Back to our example in the key of Em:
The scale of Em is: E, F#, G, A, B, C, D
The major chord V7 is B7: B, D#, F#, A
Altering note VII of the Em scale to match the chord means the D in the scale becomes D#.
This of course gives birth to a new scale that contains the notes: E, F#, G, A, B, C, D#
The spelling of this new scale is:

Tonic
major 2nd
minor 3rd
perfect 4th
perfect 5th
minor 6th
major 7th < here is the modied note: The major 3rd of V7, now the major 7th of the modied minor scale.

This modied scale has a name and is called the harmonic minor scale.

it sounds very cool too

This is the scale that youll often hear the neo-classical shredders like Yngwie Malmsteen tearing up and down as
fast as they can over chord V of a minor key that has been modied into a major triad.

So, lets get back to the 1700s in the key of Em at a perfect cadence.
If you work out the intervals - not with respect to the tonic, but between each note - youll notice that the interval be-
tween the 6th and 7th degrees of the harmonic minor scale is pretty large.
Its 1 semi-tones.
In this case the interval is an augmented major 2nd - C to D# [not a minor 3rd - C to Eb] which happens to sound
just like a minor 3rd. This is all well and good for us musicians but there was a problem. Choirs hated singing this
interval especially with respect to melodies in the ascending direction. It really is pretty tricky to visualise and then sing
this interval.
Also, this large interval is particularly angular and awkward sounding when it comes to creating nice melody lines and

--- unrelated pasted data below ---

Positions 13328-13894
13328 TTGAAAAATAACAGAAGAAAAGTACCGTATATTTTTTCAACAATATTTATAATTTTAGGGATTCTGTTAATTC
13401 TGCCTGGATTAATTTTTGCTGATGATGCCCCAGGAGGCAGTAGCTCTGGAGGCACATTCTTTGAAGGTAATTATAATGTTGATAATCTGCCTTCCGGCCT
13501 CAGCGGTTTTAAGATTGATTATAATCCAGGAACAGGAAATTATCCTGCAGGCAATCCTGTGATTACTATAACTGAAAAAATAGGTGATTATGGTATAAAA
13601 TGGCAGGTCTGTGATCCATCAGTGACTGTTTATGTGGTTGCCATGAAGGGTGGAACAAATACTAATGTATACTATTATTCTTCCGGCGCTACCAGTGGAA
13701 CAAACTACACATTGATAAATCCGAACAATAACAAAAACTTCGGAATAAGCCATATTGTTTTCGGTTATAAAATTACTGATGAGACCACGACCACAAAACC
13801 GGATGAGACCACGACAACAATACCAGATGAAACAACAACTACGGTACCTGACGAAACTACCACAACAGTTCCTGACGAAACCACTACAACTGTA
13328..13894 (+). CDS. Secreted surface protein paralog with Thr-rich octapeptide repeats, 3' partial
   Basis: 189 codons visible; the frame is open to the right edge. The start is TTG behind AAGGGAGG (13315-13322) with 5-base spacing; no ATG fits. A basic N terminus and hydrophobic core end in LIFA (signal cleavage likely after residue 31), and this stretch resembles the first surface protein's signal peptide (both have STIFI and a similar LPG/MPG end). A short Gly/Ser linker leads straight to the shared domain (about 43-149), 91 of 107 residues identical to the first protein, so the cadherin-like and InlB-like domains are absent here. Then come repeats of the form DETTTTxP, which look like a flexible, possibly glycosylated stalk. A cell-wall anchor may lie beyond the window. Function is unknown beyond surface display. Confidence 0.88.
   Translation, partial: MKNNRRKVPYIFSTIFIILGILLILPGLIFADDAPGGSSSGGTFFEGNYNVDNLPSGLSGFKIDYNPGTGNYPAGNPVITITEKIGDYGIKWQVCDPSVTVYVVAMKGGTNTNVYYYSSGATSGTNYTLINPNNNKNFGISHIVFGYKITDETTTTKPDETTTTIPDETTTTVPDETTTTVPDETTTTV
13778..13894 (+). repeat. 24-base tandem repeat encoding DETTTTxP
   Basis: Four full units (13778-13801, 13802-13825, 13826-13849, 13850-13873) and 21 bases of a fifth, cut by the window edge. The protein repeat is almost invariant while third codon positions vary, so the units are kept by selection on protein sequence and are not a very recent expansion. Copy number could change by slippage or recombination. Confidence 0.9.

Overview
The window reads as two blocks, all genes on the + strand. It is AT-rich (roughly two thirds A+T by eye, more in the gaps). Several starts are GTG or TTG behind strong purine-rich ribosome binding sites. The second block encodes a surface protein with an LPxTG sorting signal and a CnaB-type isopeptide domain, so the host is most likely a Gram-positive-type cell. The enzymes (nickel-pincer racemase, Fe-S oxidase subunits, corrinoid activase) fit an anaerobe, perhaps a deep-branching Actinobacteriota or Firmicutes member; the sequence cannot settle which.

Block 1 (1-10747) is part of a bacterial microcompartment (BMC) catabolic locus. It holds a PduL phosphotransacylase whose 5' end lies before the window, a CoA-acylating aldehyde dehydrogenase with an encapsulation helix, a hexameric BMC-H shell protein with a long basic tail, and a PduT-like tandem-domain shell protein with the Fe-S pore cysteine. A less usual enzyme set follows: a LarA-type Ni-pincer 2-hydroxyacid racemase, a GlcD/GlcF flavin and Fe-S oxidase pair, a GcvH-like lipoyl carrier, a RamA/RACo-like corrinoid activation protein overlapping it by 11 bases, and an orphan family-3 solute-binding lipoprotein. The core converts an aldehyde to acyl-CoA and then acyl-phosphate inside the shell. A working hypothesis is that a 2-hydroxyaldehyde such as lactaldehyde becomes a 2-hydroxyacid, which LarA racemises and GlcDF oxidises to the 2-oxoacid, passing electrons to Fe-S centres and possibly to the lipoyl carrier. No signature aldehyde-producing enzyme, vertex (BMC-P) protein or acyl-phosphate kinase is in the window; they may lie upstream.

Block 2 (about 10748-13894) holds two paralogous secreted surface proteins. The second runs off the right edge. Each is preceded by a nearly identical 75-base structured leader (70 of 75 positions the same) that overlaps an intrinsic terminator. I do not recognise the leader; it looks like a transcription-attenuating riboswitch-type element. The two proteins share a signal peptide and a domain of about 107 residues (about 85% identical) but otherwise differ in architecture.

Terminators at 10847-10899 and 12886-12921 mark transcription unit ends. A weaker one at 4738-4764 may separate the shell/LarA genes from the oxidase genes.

becomes even more cumbersome when using ornamentation [things like trills and turns] which was all the rage in
the 1700s.

The solution was to reduce the size of this interval by raising the minor 6th of the scale to a major 6th [during the per-
fect cadence over chord V7] and only in the ascending direction.

Now we have yet another newly modied scale spelt:

Tonic
major 2nd
minor 3rd
perfect 4th
perfect 5th
major 6th < our new modied note
major 7th

this scale is called the melodic minor ascending scale, and sounds very cool too.

So using E as the tonic we get: E, F#, G, A, B, C#, D# [and is used over the chord of B7 [V7] in the key of Em] during
a perfect cadence.

In the descending direction, the melodic minor descending scale is the same as the natural [relative] minor.
These two scales and the perfect cadence are the tips of huge and incredibly useful / interesting icebergs.
In other more advanced tutorials we can unlock some of the potential of these two scales in an applied sense.
But for now, knowing that these modied scales exist, knowing how and why they exist, and knowing that they are
born out of the minor scale, is good enough if for no other reason than to de-mystify them.

Tip: In the early stages of playing and learning the neck, concentrate more on the regular major and minor scales.
As you become a more advanced player Im sure that youll begin to get into using these scales in anger.